Kody, Trent, Darrell, and Dirk give their insights on the Top 10 Most Common Mistakes made while Elk Hunting. This list is pulled together from years of combined research (our own mistakes). The guys get into more detail on their shared mistakes in the full video above.
In no order, here we go!
You may be in the clear if an elk hears or sees you, but if they SMELL you, it’s game over. There are multiple different products on the market that help mask a “couple days of hunting funk”, but the most crucial item to have is a simple wind checker. It’s probably the least expensive but most important item we have in our packs and the only thing we use as far as masking goes.
No, we're not talking about elk, we're talking about people getting stuck in their own rut. Just because you've had success at a certain spot doesn't mean you should only ever hunt just that area. Have multiple spots lined up as plan b, c d, all the way to z if you can. You never know what it's going to be like when you get out there and forcing it instead of reading the signs and knowing when to move on could be your biggest downfall. Have other options lined up where you've either had boots on the ground or e-scouted with onX.
You may be shooting dead on with target tips, but you won't know how your actual shot is until you screw on your broadheads. You may lose one or two, but it's worth getting everything dialed beforehand to avoid surprises and have the confidence behind your shot when it counts most.
This one's pretty obvious, but you can't get better at calling without practice. Don't wait until opening day to get your call out of its packaging, practice as much as you can leading up to season so you can confidently rip that first bugle of the season.
If you're chasing him and he's bugling back, don't quit. He could be headed to wherever his lead cow's moving the heard and just waiting for the chance to come check you out. If you can avoid spooking them while keeping him in ear shot by getting him to sound off periodically, you can get a pretty good idea of where they're headed. Once the herd is bedded down, he'll be more inclined to step out for a hot second to see what you've got. Don't give up too soon!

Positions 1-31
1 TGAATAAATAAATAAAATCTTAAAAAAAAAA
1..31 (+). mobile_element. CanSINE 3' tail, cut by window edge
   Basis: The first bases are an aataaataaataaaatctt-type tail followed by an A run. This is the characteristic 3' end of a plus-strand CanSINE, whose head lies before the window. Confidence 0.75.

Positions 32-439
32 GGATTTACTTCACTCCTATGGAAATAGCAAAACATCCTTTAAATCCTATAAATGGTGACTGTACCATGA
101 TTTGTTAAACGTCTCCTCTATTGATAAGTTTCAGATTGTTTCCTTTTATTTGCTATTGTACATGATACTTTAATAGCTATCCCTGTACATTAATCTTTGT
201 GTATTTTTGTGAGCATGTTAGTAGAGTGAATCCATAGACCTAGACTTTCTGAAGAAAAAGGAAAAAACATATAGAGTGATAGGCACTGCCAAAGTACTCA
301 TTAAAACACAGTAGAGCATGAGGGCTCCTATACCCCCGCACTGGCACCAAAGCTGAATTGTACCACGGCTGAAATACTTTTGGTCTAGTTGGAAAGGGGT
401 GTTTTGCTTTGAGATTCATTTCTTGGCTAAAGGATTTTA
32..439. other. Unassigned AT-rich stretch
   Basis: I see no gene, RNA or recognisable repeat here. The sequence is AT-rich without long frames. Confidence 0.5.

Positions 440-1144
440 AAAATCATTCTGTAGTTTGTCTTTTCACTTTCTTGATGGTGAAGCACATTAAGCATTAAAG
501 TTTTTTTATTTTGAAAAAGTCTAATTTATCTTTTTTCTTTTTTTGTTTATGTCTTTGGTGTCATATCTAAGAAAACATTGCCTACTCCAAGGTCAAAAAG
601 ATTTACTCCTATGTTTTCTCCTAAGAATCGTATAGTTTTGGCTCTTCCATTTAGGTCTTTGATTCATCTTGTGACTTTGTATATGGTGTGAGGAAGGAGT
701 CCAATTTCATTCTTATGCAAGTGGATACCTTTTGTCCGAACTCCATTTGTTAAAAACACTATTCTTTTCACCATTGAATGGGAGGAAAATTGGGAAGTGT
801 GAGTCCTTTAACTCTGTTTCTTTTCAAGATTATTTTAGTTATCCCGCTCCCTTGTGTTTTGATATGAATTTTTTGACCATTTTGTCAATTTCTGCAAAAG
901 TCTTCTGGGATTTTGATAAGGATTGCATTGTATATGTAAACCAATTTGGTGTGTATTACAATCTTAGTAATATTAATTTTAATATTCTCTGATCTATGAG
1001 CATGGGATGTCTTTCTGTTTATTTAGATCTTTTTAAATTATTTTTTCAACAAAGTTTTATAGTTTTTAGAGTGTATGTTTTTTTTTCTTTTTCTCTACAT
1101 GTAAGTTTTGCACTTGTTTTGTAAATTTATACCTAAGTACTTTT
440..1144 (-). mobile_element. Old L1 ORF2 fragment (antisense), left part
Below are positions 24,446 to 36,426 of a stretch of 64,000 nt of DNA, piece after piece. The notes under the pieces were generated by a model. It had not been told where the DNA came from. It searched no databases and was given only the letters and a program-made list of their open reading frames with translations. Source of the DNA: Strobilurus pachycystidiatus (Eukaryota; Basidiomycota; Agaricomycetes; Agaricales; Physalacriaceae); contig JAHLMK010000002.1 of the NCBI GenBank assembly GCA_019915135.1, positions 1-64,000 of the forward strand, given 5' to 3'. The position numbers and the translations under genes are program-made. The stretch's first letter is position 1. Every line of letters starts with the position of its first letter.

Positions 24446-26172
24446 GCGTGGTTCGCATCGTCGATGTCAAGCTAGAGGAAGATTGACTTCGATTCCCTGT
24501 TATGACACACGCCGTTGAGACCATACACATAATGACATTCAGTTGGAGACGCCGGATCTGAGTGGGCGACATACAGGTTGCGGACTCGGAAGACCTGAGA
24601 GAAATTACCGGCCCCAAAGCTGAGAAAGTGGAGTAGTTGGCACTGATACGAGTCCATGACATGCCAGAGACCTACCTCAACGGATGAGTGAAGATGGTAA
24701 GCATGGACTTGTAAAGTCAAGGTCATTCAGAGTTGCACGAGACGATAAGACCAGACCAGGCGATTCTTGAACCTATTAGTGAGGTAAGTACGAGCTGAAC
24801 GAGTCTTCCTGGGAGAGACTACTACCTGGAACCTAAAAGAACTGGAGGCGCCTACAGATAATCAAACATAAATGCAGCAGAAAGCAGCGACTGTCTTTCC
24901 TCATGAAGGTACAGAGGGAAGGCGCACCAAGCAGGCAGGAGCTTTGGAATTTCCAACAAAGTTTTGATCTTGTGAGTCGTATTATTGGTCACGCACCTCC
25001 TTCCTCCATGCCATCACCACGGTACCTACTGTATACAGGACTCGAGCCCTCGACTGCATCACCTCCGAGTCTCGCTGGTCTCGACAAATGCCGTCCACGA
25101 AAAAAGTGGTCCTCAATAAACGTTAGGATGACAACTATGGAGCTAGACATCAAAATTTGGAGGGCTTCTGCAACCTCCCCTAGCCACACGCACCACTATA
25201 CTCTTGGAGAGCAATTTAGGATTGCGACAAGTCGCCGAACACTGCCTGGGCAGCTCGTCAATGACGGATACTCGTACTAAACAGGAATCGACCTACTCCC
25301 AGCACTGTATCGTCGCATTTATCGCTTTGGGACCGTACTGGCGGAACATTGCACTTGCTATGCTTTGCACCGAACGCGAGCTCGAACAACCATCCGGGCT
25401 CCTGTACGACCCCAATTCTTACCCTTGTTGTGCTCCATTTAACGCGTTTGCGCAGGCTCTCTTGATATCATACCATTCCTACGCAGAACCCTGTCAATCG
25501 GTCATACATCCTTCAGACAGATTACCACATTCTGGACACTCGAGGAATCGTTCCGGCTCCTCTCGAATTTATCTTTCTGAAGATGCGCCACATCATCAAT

If you're setting up on your knees, make sure it's your final move. If you're too early, he may come in a an extreme angle you can't swing too, or if he's left you there for 20 minutes because he's hung up, jumping up and shifting position with a dead leg is pretty rough. Try to set up in front of a nice backdrop and trees brush, don't kneel down unless you're really exposed and the bull's going to be there in short time. Avoid early knees, avoid setting yourself up for failure.
Don't convince yourself that the only chance of finding a bull is getting out at first light or waiting til sunset if you strike out in the morning. Sure, take a break when you need to, but if it's midday and you're bugling in the right area that bull will give you an answer. If they're laying down it may be harder to hear them, but don't give up. If you're there to listen you can hunt all day if you want.
We've learned time and time again not to just react and dive in as soon as we get a bull bugling back. Of course there are situations where it's go time and you gotta let your instincts kick in and take over, but if you have the option to pause, realize what's going on, check the terrain of where he's at with onX and get a proper idea of what you're best approach is, do it.
Have a good filtration system, and never pass up on water. When you're back at camp after a long day in the woods, and all you're looking forward to is that Mountain House in your pack, the last thing you'll want to do is leave and go find water. We collect all the water we come across during our day in "dirty bags", then use a filtration system back at camp or during breaks to fill up and restock everyones supplies so no one goes empty, or has to go out in the dark to find more water.
If you can see signs that every hunter who's passed this one prime spot has thrown out their locator bugle there, don't do it. Elk can get conditioned to hearing people bugle from the same place over and over again, so they may choose to not answer you even if they're there. Dive in or drop down a few hundred feet, or even just go over to the next ledge, because if you can kind of trick the elk a little bit, while separating yourself from what everybody else is doing, you'll have a lot better success locating bulls.
July 10, 2022
Love your YouTube vids. Got drawn for early bull hunt in unit 23 north in az. My son and his wife were also drawn. 3 tags for 3 hunters never having shot an elk. I’m 74 and most likely my last hunt. Would make a good video. Unit 23 is trophy elk land.
August 21, 2022
Shot placement shoot off side leg never behind the shoulder quartering to you always think of where the offside leg is